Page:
The Morro Castle Remembrance

Remembering the Lives Lost During the The SS Morro Castle Disaster

Asbury Park Historical Society President Kay Harris and Trustee Andy Skokos placed a wreath at the SS Morro Castle Monument, which is in remembrance of the 137 passengers and crew members that lost their lives in one of the greatest maritime disasters in American history.

The SS Morro Castle was a luxury cruise ship from the 1930s that made runs between New York City and Havana, Cuba, and was popular with tourists both young and old. In the early morning hours of Saturday, September 8th, 1934, en route from Havana to New York the ship caught fire. The still-burning ship eventually beached near the Convention Hall in Asbury Park and became a major tourist attraction until it was towed away for scrap several months later.

Share Your Baby Parade Experiences With The AP Historical Society

Share Your Baby Parade Experiences With The AP Historical Society

Asbury Park’s famous Baby Parades may be a by-gone memory, but perhaps not to everyone. Do you remember, or were you in, a baby parade?

Whether you’ve ever attended the event, which has had a few revivals, or recall anything about the parades, then Kate DelVecchio, a member of the Asbury Park archives committee, would love to hear from you. DelVecchio, a masters’ degree student in the Urban Studies program at Fordham University in New York, is researching the Baby Parade in preparation for an upcoming project on the famous event.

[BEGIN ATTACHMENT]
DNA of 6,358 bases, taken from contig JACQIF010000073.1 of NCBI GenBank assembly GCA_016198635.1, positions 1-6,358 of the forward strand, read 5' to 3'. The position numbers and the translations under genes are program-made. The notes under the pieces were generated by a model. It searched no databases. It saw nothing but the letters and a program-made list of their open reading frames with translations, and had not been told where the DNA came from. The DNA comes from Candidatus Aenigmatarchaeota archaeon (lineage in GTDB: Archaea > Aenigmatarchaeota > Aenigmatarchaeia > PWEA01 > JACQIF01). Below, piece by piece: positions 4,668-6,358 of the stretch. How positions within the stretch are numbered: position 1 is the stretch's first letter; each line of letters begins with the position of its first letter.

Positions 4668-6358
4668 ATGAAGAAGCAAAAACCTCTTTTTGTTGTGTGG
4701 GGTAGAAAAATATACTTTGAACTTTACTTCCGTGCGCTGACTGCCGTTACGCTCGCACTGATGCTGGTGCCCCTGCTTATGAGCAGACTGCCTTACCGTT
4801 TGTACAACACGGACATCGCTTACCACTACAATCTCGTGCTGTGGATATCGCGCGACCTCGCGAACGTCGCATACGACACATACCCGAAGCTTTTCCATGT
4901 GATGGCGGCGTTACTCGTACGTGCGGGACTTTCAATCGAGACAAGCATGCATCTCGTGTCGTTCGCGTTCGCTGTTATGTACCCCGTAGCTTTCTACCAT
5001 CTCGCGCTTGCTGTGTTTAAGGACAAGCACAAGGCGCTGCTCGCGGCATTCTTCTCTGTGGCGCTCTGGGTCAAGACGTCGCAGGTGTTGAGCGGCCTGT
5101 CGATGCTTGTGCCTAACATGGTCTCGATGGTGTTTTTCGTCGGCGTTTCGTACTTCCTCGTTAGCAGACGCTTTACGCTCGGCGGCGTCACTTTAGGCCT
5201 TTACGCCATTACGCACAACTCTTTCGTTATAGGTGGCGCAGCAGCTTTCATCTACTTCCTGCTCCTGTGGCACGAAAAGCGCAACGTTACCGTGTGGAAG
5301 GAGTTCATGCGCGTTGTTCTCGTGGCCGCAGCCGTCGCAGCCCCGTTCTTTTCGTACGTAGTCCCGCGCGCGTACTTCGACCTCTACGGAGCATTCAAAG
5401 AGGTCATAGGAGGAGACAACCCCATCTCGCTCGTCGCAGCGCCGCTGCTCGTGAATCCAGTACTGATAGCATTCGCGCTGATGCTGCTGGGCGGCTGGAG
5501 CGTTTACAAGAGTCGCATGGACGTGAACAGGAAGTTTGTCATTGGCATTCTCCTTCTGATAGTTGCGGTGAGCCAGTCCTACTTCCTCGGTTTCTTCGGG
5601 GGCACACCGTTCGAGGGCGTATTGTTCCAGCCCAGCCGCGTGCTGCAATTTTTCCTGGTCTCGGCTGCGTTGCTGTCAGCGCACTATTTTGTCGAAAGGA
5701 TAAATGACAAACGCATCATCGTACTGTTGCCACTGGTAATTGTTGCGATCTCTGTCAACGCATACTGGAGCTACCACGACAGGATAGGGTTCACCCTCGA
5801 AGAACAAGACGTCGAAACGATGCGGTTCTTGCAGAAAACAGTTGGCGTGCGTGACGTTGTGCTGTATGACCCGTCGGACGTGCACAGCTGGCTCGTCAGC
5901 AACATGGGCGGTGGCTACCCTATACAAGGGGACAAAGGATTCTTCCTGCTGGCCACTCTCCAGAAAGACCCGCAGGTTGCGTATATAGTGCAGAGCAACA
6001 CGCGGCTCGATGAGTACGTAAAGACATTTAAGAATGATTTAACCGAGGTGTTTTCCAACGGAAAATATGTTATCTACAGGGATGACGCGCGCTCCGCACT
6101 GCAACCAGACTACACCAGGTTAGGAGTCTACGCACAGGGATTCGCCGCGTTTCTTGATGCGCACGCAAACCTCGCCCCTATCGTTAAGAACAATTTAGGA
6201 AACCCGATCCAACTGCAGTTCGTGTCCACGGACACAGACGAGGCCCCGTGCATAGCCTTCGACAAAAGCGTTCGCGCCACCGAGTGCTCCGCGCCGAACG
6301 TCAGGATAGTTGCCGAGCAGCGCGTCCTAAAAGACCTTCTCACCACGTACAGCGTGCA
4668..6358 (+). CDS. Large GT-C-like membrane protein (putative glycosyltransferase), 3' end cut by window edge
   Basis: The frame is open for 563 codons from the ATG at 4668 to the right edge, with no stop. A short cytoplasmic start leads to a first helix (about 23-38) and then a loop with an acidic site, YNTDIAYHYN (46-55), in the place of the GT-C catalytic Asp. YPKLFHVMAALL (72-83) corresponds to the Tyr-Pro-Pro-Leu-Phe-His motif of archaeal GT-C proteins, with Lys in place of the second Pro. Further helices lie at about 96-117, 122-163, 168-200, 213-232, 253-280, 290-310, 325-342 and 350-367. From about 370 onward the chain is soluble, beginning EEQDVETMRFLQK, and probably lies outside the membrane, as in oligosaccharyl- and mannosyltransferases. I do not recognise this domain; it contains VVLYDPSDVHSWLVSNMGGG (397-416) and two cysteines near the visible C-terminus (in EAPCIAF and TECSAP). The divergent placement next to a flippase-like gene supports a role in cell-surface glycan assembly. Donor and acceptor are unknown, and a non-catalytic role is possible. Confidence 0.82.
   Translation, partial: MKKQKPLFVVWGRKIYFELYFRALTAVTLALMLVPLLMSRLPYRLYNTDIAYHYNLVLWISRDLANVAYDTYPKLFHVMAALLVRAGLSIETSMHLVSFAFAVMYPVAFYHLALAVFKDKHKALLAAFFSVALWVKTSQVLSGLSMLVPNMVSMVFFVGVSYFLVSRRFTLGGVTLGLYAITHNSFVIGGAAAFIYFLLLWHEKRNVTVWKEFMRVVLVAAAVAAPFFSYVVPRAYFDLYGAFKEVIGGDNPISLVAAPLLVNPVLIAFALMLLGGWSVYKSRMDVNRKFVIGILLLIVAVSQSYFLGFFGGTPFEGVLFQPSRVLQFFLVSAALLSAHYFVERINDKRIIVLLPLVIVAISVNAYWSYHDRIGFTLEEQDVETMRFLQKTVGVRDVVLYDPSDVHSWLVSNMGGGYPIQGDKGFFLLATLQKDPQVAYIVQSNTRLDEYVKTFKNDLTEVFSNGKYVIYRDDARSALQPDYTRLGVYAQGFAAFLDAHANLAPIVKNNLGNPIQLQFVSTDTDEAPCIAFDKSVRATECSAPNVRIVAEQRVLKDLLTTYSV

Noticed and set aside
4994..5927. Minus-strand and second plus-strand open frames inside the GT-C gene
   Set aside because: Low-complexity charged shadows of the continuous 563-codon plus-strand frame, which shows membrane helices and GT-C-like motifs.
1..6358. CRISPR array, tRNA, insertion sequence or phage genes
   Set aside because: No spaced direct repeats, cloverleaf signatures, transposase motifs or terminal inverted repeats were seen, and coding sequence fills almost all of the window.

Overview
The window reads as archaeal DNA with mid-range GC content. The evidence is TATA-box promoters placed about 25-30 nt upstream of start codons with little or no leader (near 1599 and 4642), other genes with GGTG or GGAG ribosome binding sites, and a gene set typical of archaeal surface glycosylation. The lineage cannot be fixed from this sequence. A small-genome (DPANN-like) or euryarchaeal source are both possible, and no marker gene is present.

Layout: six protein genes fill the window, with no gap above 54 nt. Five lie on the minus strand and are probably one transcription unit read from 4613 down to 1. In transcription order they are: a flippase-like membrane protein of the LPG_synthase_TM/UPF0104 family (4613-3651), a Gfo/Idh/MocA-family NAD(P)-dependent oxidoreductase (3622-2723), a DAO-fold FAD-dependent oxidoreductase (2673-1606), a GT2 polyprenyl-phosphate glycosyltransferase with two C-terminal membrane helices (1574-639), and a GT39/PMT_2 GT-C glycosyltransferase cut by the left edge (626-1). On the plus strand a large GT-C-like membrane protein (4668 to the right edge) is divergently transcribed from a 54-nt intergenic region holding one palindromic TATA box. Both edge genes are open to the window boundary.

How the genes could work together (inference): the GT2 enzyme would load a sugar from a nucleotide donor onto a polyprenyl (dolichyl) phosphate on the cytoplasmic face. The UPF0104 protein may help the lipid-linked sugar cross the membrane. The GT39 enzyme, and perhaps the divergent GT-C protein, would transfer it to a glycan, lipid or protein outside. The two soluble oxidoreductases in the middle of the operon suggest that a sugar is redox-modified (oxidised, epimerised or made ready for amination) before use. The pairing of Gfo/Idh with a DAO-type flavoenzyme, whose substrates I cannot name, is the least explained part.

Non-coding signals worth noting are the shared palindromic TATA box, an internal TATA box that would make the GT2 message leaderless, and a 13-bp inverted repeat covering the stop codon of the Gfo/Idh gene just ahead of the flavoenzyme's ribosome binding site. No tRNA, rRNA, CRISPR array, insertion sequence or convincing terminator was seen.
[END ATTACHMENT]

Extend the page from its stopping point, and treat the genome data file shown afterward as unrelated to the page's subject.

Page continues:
“If you remember what it was like to be there, recall hearing about it from others, or have photos and mementos, I would love to hear from you,” she said. There is an Aug. 2 deadline for providing information or artifacts.

The Asbury Park Baby Parade was created at the end of the 19th century by two city residents. The parade grew in popularity and eventually got national attention. Prizes could include a brand new automobile. The parade discontinued at various times in the 20th century, such as during World War II and the Korean War. After the Korean War, the parade was resurrected but did not last long. Another attempt was made to bring the parade back in the 1960s but, that too, did not result in much.

“In its heyday this was an Asbury Park event that received national coverage and it is an important part of Arbury Park’s history,” DelVecchio said. To contact her, send an e-mail to or call 973-747-9568 by August 2.

“Any artifacts donated to the Asbury Park Historical Society will be part of an exhibit at the Hall of Records in Freehold in the future,” archives committee member Don Stine said.

APP Interviews veteran city residents for 50th Anniversary of July 1970 Uprising